Behind its glamorous façade, the perfumery and cosmetics sector is the scene of fierce competition! As leader in this international market, France has a traditionally very strong image to maintain with constant innovations. This is the idea behind the setting up of the competitive cluster, Cosmetic Valley.
France possesses the world’s first resource centre in perfumery and cosmetics. More than one in ten cosmetic products currently sold across the world has been produced in Cosmetic Valley! This competitive cluster has sites in three regions: Centre, Haute-Normandie, Ile-de-France and seven départements, Eure, Eure-et-Loir, Indre-et-Loire, Loiret, Loir-et-Cher, Val-d’Oise and Yvelines, historic locations for leading French perfumers and foreign investors in the sector.
Cosmetic Valley includes nearly 600 businesses covering the entire industry from research to finished product. This group, which constitutes a unique reservoir of interdisciplinary skills, also has involves seven universities, the main national research bodies and 200 public or private laboratories.
It is here that the French products of tomorrow are prepared, with no fewer than 88 projects representing a total investment of 160 million euros. “The French perfumery and cosmetics industry stands out traditionally for its technological advance, its know-how and its historically very strong image, but it is essential to keep bringing safe and effective new products onto the market,” stresses Christophe Masson, scientific director of Cosmetic Valley. The essential principles of safety, but also of using natural ingredients, are guaranteed by the Charter for an Eco-responsible Cosmetic Valley designed to ensure the quality and safety of its products and services. Cosmetics must never produce any undesirable effects and their effectiveness, especially in relation to the significant sector of “anti-ageing” products, is scrutinised very closely by a demanding clientele that is growing daily.
Research is directed towards an in-depth understanding of the epidermis and the formulation of active principles, as well as towards the development of new instruments for evaluating effectiveness. Researchers in the sector are looking into biotechnologies (fermentation, microalgae…), the use of plant matter, and natural ingredients which might replace much-criticised preservatives. A great deal of work is also being done on the sensory aspect - aroma, appearance and texture - (an innovation platform dedicated to sensory matters, Certesens, was opened last March). As to packaging, as Christophe Masson points out, “this is an area of research that is in no way trivial! It is important in relation to the act of purchase, but also to safety, conservation and respect for the environment. It has to be compatible with its content, play a role in conservation and, these days, become recyclable”.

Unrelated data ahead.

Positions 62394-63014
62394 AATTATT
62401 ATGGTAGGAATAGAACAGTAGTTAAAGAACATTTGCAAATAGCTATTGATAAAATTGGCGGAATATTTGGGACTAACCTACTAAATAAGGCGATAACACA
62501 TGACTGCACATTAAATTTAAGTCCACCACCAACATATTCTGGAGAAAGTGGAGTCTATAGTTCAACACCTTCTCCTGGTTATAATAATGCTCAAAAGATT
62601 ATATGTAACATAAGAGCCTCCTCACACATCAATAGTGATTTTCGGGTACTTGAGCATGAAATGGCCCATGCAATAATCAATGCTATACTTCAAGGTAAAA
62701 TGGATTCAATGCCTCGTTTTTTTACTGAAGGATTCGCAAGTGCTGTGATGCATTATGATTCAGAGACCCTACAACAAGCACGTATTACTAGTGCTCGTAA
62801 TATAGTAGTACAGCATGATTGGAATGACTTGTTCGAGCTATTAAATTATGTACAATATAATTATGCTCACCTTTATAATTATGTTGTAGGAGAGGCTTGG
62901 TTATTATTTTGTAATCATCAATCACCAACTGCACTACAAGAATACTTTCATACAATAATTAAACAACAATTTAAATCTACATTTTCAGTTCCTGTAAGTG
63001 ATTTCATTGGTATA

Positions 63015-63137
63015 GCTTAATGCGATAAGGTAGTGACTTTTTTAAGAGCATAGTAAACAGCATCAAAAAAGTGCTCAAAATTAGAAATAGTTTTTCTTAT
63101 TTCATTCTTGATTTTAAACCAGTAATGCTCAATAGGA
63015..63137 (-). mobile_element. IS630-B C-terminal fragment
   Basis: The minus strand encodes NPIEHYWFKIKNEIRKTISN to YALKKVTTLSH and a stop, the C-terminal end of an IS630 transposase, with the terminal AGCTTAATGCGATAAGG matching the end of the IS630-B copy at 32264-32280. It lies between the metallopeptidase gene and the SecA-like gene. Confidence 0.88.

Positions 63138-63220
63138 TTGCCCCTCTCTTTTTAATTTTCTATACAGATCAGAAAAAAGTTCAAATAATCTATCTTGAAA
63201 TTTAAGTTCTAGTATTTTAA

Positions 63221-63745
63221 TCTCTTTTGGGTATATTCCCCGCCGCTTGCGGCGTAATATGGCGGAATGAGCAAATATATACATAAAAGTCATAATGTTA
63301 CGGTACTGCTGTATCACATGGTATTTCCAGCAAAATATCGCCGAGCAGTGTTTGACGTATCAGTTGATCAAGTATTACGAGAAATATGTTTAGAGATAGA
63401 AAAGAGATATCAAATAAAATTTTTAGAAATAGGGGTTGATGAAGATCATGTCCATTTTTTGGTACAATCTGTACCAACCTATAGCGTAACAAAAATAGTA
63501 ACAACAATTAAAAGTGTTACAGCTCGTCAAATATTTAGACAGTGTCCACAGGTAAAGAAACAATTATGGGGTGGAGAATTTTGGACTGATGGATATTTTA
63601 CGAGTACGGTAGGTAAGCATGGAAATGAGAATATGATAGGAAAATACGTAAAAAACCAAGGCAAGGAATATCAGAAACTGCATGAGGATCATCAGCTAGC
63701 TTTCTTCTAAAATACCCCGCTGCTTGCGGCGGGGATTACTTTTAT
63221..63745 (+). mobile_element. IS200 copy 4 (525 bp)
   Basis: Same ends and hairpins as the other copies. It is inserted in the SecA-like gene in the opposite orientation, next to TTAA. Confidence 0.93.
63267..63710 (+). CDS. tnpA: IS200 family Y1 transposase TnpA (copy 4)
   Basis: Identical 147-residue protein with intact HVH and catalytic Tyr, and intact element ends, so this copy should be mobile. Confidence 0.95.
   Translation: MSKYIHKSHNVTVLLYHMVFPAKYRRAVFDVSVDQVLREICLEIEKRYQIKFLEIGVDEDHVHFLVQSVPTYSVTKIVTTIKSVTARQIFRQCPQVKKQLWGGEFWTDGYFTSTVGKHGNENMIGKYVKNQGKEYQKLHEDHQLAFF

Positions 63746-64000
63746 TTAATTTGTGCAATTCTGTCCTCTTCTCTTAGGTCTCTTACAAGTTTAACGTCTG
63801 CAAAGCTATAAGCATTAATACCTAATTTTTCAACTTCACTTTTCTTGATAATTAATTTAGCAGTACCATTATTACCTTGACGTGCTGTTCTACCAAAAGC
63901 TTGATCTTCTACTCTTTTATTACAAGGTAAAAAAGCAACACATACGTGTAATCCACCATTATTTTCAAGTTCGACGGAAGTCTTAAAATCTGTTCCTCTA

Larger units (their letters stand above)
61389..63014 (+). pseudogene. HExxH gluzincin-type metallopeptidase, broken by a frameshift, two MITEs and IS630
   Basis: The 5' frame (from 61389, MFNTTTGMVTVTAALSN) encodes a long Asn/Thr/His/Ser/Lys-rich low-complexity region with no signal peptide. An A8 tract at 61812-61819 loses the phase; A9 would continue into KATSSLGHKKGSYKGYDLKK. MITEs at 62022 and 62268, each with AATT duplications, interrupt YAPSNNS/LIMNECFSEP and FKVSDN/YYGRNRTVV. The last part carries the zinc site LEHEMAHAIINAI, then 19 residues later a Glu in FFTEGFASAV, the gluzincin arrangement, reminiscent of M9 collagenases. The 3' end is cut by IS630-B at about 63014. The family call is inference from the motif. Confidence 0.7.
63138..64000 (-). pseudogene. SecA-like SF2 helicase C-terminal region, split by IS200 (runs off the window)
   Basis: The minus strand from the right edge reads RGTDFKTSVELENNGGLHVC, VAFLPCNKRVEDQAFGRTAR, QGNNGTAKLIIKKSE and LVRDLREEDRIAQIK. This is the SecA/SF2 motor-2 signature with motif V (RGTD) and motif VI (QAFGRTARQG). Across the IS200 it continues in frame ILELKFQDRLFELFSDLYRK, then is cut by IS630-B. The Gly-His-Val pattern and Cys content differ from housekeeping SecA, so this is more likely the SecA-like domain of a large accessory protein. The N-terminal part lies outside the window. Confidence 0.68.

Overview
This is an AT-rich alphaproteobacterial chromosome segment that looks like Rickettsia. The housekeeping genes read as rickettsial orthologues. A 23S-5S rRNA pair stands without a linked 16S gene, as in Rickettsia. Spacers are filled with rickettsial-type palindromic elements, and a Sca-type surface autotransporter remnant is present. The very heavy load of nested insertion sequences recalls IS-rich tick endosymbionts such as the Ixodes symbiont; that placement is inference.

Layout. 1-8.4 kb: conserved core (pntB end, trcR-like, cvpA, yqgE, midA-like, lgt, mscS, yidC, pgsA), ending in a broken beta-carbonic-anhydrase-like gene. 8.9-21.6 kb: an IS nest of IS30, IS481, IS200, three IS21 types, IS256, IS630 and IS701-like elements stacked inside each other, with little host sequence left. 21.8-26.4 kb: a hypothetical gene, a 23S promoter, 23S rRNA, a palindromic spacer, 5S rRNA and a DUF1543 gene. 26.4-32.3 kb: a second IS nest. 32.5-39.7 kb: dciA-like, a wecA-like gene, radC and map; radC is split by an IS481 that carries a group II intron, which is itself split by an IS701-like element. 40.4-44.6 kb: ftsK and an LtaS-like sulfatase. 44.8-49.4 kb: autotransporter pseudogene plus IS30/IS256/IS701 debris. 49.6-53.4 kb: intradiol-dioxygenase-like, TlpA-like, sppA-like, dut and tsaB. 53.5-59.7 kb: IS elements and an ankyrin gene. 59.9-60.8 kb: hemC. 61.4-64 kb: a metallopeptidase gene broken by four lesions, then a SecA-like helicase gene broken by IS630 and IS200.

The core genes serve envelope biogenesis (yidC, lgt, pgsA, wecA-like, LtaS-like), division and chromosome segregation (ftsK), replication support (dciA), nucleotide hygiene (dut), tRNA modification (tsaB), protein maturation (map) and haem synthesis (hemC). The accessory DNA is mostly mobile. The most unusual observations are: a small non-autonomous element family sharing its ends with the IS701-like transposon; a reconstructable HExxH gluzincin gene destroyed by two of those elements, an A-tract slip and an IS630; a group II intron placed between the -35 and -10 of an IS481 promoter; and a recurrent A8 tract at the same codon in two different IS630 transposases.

Aware of the importance of resources from the natural environment for the beauty industry, the managers of Cosmetic Valley decided to launch the “Cosmétopée” project, based on international partnerships. “It is about undertaking a systematic inventory of cosmetic plants and the ways they are used, in order to prevent this traditional knowledge from being lost,” explains Jean-Luc Ansel, director general of Cosmetic Valley. The cluster has already entered into around ten bilateral scientific, university, industrial and commercial partnerships with producer countries in Africa and Asia, and with Colombia. A way of preserving biodiversity, developing local industry and promoting innovation by supplying businesses with new ingredients. At the same time as meeting a demand that is increasingly focused on local, authentic and natural products.
Another international activity is providing support for businesses at trade fairs abroad (the peony, the emblem of Cosmetic Valley, is known worldwide by those in the trade!) and on international markets. The French perfume and cosmetics industry, which turns over some 16 billion euros, heads the field of exporting countries, giving it a 25 % share of the market which is still growing. Very well established in some 200 countries, it comes second in the exporting sectors of the French economy (behind aerospace construction) and in terms of trade surplus (7.6 billion euros in 2010).
Europe, the United States and Japan remain its biggest customers, but its growth is taking place mainly in emerging countries such as Brazil, Russia, India, Mexico and China (where the men’s sector in particular is seeing even stronger development than elsewhere). It is important to note that what often makes France stand out from its competitors is its high-end positioning... so it has an image to uphold!